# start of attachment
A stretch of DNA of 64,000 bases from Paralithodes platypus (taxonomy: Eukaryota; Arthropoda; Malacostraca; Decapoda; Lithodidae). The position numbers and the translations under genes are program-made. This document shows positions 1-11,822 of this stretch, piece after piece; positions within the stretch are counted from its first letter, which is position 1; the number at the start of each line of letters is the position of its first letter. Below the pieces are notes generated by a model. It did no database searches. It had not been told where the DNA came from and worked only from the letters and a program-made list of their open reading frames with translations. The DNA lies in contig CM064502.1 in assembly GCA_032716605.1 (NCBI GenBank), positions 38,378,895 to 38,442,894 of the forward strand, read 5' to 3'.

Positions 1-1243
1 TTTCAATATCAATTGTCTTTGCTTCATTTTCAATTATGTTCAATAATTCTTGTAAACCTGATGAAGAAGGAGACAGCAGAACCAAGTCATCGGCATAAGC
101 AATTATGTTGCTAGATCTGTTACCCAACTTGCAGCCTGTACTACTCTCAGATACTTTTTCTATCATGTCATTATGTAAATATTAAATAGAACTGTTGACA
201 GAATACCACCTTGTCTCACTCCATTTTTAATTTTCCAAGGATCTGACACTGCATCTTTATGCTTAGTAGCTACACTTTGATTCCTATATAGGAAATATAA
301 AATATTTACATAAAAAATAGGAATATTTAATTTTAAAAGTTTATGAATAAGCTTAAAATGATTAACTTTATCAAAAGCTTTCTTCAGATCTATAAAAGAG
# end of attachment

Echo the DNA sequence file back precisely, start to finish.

A stretch of DNA of 64,000 bases from Paralithodes platypus (taxonomy: Eukaryota; Arthropoda; Malacostraca; Decapoda; Lithodidae). The position numbers and the translations under genes are program-made. This document shows positions 1-11,822 of this stretch, piece after piece; positions within the stretch are counted from its first letter, which is position 1; the number at the start of each line of letters is the position of its first letter. Below the pieces are notes generated by a model. It did no database searches. It had not been told where the DNA came from and worked only from the letters and a program-made list of their open reading frames with translations. The DNA lies in contig CM064502.1 in assembly GCA_032716605.1 (NCBI GenBank), positions 38,378,895 to 38,442,894 of the forward strand, read 5' to 3'.

Positions 1-1243
1 TTTCAATATCAATTGTCTTTGCTTCATTTTCAATTATGTTCAATAATTCTTGTAAACCTGATGAAGAAGGAGACAGCAGAACCAAGTCATCGGCATAAGC
101 AATTATGTTGCTAGATCTGTTACCCAACTTGCAGCCTGTACTACTCTCAGATACTTTTTCTATCATGTCATTATGTAAATATTAAATAGAACTGTTGACA
201 GAATACCACCTTGTCTCACTCCATTTTTAATTTTCCAAGGATCTGACACTGCATCTTTATGCTTAGTAGCTACACTTTGATTCCTATATAGGAAATATAA
301 AATATTTACATAAAAAATAGGAATATTTAATTTTAAAAGTTTATGAATAAGCTTAAAATGATTAACTTTATCAAAAGCTTTCTTCAGATCTATAAAAGAG